Objective: Systematic studies of the prevalence and risk factors of histiocytic hyperplasia with hemophagocytosis (HHH) in critically ill patients are lacking. The aim of our study was a) to determine the frequency and intensity of HHH in the bone marrow of patients who died on the medical intensive care unit; b) to analyze morphologic bone marrow changes; and c) to identify possible risk factors and their interactions in the pathogenesis of HHH.
Design: A retrospective observational analysis of clinical data and autopsy findings including histologic and immunohistological analysis of bone marrow to characterize cellularity, siderosis, hemophagocytosis, and T-cell infiltrates.
Setting: The medical intensive care unit of a university hospital.
Patients: Patients were 107 consecutive patients who died and underwent autopsy.
Measurements and main results: HHH was identified in 69 of the 107 patients (64.5%). Moderate to severe HHH was present in 35 of the 107 bone marrows. Univariate risk factor analysis showed that HHH was associated with various intrinsic and extrinsic factors. However, multivariate analysis identified the intensity of therapeutic interventions--represented by the Therapeutic Intervention Scoring System--as the only positive, and cardiovascular disease as the only significant negative, predictor of HHH (p <.05). Routine laboratory tests were of no value in predicting the presence of HHH. The intensity of HHH correlated significantly with siderosis and T-cell infiltrates (p <.05) but not with bone marrow cellularity.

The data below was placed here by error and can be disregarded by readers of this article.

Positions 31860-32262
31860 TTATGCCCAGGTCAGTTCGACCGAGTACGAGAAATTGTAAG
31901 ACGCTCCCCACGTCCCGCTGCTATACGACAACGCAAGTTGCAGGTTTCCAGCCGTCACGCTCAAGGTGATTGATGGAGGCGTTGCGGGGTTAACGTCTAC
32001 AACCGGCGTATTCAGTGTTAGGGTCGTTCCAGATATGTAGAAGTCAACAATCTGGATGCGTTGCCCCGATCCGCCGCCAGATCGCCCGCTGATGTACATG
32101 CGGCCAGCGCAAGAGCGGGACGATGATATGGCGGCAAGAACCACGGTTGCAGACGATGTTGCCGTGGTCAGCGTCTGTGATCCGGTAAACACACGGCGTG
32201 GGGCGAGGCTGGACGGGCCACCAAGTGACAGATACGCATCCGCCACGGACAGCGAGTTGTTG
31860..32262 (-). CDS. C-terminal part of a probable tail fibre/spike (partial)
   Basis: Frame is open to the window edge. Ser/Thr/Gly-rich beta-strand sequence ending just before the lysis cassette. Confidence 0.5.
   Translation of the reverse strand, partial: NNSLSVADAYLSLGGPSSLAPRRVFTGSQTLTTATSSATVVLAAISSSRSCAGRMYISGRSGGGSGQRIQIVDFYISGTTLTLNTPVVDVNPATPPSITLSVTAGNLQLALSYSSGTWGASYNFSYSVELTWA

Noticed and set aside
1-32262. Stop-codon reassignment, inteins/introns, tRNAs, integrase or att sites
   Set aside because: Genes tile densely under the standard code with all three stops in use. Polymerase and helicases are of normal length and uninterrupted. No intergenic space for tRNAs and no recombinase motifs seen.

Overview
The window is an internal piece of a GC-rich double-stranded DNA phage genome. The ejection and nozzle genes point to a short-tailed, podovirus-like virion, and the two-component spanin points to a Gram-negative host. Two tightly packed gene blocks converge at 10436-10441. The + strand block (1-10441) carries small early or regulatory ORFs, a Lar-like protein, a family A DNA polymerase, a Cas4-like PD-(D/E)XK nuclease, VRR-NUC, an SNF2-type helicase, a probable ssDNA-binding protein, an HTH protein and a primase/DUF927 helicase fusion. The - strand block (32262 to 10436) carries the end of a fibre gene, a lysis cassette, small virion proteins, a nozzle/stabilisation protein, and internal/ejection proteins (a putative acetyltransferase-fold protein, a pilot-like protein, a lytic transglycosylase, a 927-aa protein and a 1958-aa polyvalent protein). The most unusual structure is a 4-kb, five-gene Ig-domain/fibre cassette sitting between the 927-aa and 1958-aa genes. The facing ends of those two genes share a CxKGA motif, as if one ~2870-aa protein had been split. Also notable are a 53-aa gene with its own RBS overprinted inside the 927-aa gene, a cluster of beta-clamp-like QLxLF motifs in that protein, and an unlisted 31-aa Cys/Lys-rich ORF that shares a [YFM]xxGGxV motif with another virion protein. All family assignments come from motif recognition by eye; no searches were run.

Conclusions: HHH is common in medical intensive care unit nonsurvivors. Treatment intensity and a noncardiovascular cause of death are predictors of HHH. Sepsis and blood transfusion may have a synergistic effect on the triggering of HHH. HHH in bone marrow is associated with enhanced T-cell infiltrates, suggesting that T cells may play an important role in its mediation.